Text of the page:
Saturday, March 26, 2011
Zack Snyder's Sucker Punch
Zack Snyder’s Sucker Punch opens with a powerful music montage that depicts the sordid events that land Baby Doll (Emily Browning) in an institution for the mentally insane, a living hell she does not deserve. Victimized by her brutal stepfather, she is relinquished to the custody of abusive hospital orderlies. For Baby Doll and her friends, Sweet Pea (Abbie Cornish, doing some heartfelt acting), Rocket (Jena Malone in constant bitter and rebellious mode), Blondie (Vanessa Hudgens, looking totally uncomfortable outside the Disney Channel), and Amber (Jamie Chung, merely modeling sexy outfits), freedom is only a dream, and perhaps the only freedom they can attain is inside their minds where they strut their stuff into four set-piece battles.
Clad in the thigh-highs, garters, and fetishistic dance-girl costumes that turn them into sex objects for the kind of abusive men that populate this film, Baby Doll and her wild bunch blaze away with automatic weapons at gigantic samurai; steam-powered clockwork World War I German soldiers (I liked the Germans spewing steam instead of blood; and they're not zombies); armored ogres; a dragon; and chrome robots, and all this is set in fantasy-scapes, rendered in steampunk greens and browns, the kind of CGI feast we expect form Zack Snyder, with gratuitous slow-mo close ups of ejecting cartridge casings.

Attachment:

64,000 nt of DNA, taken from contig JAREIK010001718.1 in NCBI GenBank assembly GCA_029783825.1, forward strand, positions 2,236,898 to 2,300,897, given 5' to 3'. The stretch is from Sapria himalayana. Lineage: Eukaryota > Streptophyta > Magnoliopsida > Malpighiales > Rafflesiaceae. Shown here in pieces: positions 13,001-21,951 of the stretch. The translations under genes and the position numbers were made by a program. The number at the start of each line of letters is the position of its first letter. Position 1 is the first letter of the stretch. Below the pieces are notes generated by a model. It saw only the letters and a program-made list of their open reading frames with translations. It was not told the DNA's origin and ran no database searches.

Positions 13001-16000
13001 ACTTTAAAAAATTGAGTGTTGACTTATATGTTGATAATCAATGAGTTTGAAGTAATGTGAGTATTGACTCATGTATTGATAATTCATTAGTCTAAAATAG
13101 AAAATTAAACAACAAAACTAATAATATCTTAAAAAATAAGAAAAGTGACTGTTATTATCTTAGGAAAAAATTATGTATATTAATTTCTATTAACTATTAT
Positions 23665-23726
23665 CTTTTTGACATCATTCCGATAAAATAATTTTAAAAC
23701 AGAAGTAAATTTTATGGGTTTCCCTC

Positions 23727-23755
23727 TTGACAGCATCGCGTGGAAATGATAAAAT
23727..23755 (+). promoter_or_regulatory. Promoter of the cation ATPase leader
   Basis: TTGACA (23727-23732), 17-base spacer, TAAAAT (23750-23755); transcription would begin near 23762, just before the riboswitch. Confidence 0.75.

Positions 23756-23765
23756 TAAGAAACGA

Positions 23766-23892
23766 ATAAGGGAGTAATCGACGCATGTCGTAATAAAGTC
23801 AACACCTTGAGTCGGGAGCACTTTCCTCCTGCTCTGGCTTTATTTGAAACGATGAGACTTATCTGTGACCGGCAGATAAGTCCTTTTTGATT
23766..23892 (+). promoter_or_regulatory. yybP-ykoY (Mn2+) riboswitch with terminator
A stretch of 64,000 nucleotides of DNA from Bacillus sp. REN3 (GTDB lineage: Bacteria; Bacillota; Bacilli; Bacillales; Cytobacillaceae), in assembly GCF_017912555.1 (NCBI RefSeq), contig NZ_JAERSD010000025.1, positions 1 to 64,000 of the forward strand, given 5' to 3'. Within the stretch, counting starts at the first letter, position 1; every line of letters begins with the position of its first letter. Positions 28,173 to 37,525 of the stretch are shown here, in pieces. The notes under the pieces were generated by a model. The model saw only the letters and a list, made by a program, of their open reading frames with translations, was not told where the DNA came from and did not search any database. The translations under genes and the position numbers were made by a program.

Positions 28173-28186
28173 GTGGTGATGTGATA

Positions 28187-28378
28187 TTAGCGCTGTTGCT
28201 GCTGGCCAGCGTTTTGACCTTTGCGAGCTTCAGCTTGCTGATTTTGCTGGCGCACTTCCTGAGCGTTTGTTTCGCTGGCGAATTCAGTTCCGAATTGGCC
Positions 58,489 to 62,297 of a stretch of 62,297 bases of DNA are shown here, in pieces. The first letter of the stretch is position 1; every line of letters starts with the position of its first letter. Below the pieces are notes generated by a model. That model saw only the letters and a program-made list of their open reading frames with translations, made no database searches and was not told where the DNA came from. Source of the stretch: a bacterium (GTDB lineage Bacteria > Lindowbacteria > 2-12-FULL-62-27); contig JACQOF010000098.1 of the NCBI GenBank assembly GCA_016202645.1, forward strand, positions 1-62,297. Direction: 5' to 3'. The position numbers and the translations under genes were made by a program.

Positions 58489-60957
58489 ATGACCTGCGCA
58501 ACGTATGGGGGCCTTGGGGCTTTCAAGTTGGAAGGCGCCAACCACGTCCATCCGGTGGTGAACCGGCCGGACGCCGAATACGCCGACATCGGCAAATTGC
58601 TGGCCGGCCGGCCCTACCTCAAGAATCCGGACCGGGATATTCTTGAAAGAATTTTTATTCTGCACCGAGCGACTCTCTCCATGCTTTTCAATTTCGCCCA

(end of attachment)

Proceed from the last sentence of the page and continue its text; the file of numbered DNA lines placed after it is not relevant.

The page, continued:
Yeah, yeah, you could say that Snyder is making the statement that the girls are decked out in titillating fashion as would be expected by the abusive, victimizing male ogres that watch over Baby Doll and her friends with their stripper-girl nicknames and the expectation that they “perform” for the ogling sexist wolves, and that when our heroines go to war in those costumes and blaze away with huge guns, it is a demonstration of courage and defiance that defies what their victimizers would expect of them. But at the same time, Snyder gets a lot of titillation out of bitchin’ babes blasting bad bastards on full auto.
I don’t know. You be the judge. But when the battles are over – the samurai combat and the World War I battle are visually fascinating, but they go on too long; the dragon fight is okay, but we’ve been there, done that; and the robot thing goes on and on and on – the ending is sincerely touching, tragic, yet uplifting. Baby Doll redeems herself. Sweet Pea finds (SPOILER!) freedom, and the credits roll with outtake nonsense.
Is it all nonsense? Scott Glenn is way silly as the girls’ guru “Wise Man.” “And another thing,” directors need to know when to cut the action. But Emily Browning’s face is hauntingly gorgeous, Abbie Cornish has solid presence, the steam-spewing clockwork krauts are something different, and I have to say that Snyder frames some memorable images – though for some viewers, what’s most memorable won’t be the CGI landscapes.